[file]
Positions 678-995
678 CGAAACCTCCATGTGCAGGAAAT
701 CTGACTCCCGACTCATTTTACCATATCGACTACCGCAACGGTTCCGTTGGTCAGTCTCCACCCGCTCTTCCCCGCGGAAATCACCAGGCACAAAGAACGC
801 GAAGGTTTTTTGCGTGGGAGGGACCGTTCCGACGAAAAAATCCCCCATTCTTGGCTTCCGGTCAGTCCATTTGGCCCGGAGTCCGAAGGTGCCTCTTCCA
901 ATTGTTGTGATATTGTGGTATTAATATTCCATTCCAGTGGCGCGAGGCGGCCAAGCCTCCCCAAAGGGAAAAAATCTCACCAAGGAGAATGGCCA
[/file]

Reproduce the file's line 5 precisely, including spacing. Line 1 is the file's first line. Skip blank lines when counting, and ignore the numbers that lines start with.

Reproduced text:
901 ATTGTTGTGATATTGTGGTATTAATATTCCATTCCAGTGGCGCGAGGCGGCCAAGCCTCCCCAAAGGGAAAAAATCTCACCAAGGAGAATGGCCA